Debra Hale-Shelton will be writing a fuller account later of events today in the bribery trial of former Republican Party chair and senator Gilbert Baker, but she provided a summary of afternoon events that adds more to the morning account of special interest influence at the Arkansas legislature.
It came from Tom Courtway, former president of the University of Central Arkansas, in a rambling, almost story-telling account of his hiring of Baker as a lobbyist for UCA and his ultimate firing. What Courtway related was told outside the hearing of the jury as Judge Price Marshall decided whether the Courtway testimony the government wanted to present was admissible. The judge decided that it was admissible, though he admonished the government to adduce testimony in a Q&A form, not allow Courtway to present it as a narrative. The defense objected that most of what Courtway had to say goes to a negative depiction of Baker’s character, not the elements of the alleged crime. The prosecution contended that Baker’s apparent lies to Courtway demonstrated a motive for bribing Judge Mike Maggio to reduce a verdict against a nursing home owned by Michael Morton.
Baker, the prosecution contends, was afraid he’d lose the support Morton had provided his tort reform lobbying efforts and other activities if the $5.2 million verdict stood. The prosecution didn’t say so, but viewing it from outside, it seems to me this theory can provide an explanation for jurors, if they wonder, why Morton wasn’t charged though he was the source of the money used to bribe Maggio, as alleged in the charge against Baker. Maggio has pleaded guilty and is serving a 10-year sentence for reducing the verdict to $1 million in return for bribes in the form of campaign contributions that Baker arranged from Morton. So Baker could be guilty even if Morton is not.
Courtway brought in more legislative players in the scandal — the late former Sen. Stanley Russ of Conway and Michael Lamoureux, president pro tem of the Senate at the time events took place, and later chief of staff to Governor Hutchinson. He’s now a lobbyist. He was also a recipient of tort reform lobby cash, as were Baker and former Republican legislator/lobbyist Marvin Parks, who testified this morning that illegal straw contributions were regular occurrences in Arkansas.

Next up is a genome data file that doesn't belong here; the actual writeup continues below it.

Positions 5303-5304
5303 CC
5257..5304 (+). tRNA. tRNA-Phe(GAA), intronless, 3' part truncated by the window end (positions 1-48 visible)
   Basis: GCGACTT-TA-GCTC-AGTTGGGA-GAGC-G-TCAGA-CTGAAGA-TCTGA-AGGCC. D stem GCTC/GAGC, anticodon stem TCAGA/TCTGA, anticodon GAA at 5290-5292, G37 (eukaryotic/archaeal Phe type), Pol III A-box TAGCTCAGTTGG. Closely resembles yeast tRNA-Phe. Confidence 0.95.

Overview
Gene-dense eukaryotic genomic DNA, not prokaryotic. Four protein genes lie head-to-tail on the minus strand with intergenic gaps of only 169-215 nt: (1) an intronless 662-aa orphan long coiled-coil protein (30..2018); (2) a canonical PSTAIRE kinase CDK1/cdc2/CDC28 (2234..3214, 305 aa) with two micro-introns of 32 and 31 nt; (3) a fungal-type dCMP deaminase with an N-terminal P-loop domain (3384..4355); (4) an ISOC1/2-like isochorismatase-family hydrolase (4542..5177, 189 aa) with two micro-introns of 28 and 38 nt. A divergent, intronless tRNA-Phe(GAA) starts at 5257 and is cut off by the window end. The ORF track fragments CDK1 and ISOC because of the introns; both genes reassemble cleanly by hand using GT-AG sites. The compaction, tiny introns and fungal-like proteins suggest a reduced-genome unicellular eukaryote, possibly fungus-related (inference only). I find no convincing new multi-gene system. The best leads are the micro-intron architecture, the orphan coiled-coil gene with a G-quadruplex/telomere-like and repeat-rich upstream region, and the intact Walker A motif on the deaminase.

Baker, a music faculty member at UCA, was hired by Courtway in early 2012 as executive assistant, to lobby for UCA at the legislature
Shortly after, Coutway got a complaint from a legislator that Baker was lobbying on tort reform as well as UCA.
Subsequent reporting showed he was paid for that tort reform work and also raised money while working for UCA for legislative candidates such as Stacy Hurst, now a state agency head and a potential witness in this case.
Courtway said Baker denied doing such lobbying. But then Courtway got another similar complaint. And then news started breaking in 2014 about problematic contributions to Mike Maggio. Courtway said he asked Baker if he’d talked to Maggio about the nursing home case in Faulkner County that led to the $5.2 million jury verdict reduced to $1 million by Maggio. Baker said he had not, though he did, as evidence now shows.
Baker also denied having anything to do with the PACs used to funnel money to Maggio. That’s untrue, as reporting at the time soon revealed.
The development about the PACs made Courtway decide to fire Baker. He said Baker argued strenuously against it. Then Russ stepped in with a phone call to Courtway in support of Baker. Lamoureux made a personal visit to Courtway to dissuade him from firing Baker, saying he was so well respected among legislators.
Courtway said he decided not to fire Baker. Then a week later, news emerged of a friend of Baker, Don Thomas, saying he knew nothing about the PAC that listed him as an officer. Courtway asked him to resign again, though his tenure as a faculty member allowed I’m to continue on the UCA payroll. UCA returned the $100,000 contribution Morton had sent through Baker.
Courtway explained UCA had been through two failed presidencies and years of controversy over various issues. “We didn’t need any more.”
The jury will hear elements of this when Courtway takes the stand tomorrow. The judge made no comment that any specifics of the story were off-limits.